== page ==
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Development and testing of precast concrete beam-to-column connections with high-strength hooked bars under cyclic loading

Development and testing of precast concrete beam-to-column connections with high-strength hooked... A traditional reinforcing detail—hooked bars anchored in the joint core—for the bottom bars in precast beams was improved by using small-diameter high-strength bars to reduce the steel congestion in the cast-in-place connection zone. Five full-scale beam-to-column connections, including a monolithic specimen, were tested under reversed cyclic loading. The primary test variables were the type of beam longitudinal bars, manner of roughening the inner surface of the precast U-shell, presence or absence of the small-diameter stirrups inside the U-shell, and height of the precast columns. An analysis of the strength, ductility, stiffness, and energy dissipation showed that the proposed connection exhibited a comparable, although slightly inferior, seismic performance relative to the monolithic connection. Among the precast specimens, the existence of additional stirrups slightly improved the total performance. The use of high-strength steel bars as beam top longitudinal bars further decreased the loading capacity and energy dissipation. The air bubble film technique used to roughen the interfaces ensured the structural integrity. http://www.deepdyve.com/assets/images/DeepDyve-Logo-lg.png Advances in Structural Engineering SAGE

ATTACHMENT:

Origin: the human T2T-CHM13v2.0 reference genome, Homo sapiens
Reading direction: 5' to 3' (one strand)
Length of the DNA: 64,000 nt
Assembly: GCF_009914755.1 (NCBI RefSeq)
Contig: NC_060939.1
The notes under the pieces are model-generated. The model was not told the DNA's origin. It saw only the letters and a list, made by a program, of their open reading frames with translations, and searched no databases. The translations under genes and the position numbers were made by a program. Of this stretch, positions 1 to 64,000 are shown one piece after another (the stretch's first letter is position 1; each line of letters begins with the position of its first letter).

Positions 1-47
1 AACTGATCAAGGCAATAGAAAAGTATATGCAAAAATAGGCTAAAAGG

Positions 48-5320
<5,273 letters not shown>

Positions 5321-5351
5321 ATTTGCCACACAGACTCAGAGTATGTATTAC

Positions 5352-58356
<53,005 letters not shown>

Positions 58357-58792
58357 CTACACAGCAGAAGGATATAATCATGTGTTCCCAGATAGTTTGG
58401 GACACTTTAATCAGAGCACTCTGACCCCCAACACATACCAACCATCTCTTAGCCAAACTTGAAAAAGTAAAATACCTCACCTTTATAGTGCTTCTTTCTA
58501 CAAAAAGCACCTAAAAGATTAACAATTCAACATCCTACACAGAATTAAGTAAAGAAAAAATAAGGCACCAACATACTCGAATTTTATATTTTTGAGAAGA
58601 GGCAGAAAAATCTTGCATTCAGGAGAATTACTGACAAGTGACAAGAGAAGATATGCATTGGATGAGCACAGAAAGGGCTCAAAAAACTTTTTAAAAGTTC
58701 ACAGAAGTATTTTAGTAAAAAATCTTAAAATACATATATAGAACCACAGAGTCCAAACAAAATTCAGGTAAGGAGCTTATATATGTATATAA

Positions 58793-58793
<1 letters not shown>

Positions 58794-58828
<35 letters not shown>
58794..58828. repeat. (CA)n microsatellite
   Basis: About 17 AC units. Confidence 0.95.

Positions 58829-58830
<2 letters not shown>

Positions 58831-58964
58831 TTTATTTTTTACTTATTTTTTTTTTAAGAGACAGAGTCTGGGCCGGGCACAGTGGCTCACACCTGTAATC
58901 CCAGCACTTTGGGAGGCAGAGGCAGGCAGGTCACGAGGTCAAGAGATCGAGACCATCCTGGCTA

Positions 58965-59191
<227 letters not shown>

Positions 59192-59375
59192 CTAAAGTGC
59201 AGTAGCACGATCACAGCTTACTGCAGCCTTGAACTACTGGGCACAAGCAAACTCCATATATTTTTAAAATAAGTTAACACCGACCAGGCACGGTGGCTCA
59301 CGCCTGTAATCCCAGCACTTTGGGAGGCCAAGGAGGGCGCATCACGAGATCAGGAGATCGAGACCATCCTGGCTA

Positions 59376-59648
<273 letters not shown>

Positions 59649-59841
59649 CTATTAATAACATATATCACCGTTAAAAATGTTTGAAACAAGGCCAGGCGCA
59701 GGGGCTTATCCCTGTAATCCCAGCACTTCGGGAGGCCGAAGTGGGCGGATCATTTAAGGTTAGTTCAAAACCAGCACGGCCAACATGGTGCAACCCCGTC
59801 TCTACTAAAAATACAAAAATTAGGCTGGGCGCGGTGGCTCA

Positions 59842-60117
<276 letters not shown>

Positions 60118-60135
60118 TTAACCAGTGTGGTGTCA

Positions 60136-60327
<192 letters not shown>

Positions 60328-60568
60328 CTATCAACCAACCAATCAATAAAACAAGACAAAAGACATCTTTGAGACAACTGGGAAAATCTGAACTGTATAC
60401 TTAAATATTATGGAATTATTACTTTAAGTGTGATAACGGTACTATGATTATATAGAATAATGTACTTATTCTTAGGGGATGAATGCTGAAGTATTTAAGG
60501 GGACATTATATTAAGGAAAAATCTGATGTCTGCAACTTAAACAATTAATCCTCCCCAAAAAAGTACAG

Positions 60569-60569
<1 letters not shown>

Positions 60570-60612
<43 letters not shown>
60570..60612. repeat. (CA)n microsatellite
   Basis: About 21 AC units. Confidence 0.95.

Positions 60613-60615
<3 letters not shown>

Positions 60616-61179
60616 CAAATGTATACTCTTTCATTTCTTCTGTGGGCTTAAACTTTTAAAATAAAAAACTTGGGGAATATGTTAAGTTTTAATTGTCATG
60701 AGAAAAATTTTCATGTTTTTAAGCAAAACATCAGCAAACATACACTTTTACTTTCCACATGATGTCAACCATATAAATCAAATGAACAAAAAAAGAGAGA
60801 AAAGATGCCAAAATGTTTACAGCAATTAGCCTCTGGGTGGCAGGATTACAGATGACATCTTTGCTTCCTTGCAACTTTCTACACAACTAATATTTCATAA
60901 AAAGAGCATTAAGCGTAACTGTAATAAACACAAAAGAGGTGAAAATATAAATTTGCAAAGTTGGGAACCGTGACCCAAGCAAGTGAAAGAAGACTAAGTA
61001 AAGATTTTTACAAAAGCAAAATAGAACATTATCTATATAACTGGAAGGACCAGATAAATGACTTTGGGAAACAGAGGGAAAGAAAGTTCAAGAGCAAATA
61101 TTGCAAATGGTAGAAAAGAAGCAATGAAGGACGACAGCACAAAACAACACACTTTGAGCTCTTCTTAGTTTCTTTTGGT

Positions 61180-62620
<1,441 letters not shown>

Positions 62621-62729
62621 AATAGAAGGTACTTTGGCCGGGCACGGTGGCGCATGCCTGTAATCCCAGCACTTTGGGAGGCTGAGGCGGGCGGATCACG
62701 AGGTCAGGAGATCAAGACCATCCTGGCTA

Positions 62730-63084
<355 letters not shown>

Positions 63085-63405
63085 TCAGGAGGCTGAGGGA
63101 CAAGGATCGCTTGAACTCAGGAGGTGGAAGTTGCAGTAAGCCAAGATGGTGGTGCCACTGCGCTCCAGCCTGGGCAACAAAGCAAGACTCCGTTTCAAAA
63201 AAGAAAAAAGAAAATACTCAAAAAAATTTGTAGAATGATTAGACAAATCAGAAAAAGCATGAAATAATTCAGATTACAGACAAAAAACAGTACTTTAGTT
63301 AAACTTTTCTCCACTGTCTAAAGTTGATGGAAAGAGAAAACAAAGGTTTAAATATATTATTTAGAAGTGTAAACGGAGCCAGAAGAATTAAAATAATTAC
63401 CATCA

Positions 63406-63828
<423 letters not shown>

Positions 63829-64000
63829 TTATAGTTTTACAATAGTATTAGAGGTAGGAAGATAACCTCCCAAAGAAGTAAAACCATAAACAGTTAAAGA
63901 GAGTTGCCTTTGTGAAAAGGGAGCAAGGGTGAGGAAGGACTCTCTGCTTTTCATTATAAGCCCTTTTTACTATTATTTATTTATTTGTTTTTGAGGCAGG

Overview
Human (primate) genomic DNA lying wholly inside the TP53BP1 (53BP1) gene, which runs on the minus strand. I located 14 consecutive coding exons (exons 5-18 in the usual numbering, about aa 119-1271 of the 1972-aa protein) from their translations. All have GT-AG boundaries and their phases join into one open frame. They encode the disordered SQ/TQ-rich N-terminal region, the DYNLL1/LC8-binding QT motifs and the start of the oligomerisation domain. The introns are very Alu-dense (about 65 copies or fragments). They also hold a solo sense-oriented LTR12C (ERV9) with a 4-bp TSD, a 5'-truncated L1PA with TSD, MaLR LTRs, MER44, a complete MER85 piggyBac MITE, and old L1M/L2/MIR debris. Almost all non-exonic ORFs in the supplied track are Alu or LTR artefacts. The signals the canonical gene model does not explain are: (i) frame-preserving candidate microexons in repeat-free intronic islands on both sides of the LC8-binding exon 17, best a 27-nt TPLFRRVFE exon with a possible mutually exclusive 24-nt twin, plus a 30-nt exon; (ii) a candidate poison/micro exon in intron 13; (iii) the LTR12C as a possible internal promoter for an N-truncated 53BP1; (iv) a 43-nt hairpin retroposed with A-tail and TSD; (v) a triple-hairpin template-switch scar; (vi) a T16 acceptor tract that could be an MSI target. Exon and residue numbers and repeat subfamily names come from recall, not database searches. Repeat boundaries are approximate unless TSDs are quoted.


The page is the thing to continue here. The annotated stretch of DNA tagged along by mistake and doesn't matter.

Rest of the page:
Development and testing of precast concrete beam-to-column connections with high-strength hooked bars under cyclic loading

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Publisher
SAGE
Copyright
© The Author(s) 2019
ISSN
1369-4332
eISSN
2048-4011
DOI
10.1177/1369433219857855
Publisher site
See Article on Publisher Site

Abstract

A traditional reinforcing detail—hooked bars anchored in the joint core—for the bottom bars in precast beams was improved by using small-diameter high-strength bars to reduce the steel congestion in the cast-in-place connection zone. Five full-scale beam-to-column connections, including a monolithic specimen, were tested under reversed cyclic loading. The primary test variables were the type of beam longitudinal bars, manner of roughening the inner surface of the precast U-shell, presence or absence of the small-diameter stirrups inside the U-shell, and height of the precast columns. An analysis of the strength, ductility, stiffness, and energy dissipation showed that the proposed connection exhibited a comparable, although slightly inferior, seismic performance relative to the monolithic connection. Among the precast specimens, the existence of additional stirrups slightly improved the total performance. The use of high-strength steel bars as beam top longitudinal bars further decreased the loading capacity and energy dissipation. The air bubble film technique used to roughen the interfaces ensured the structural integrity.

Journal

Advances in Structural EngineeringSAGE

Published: Oct 1, 2019

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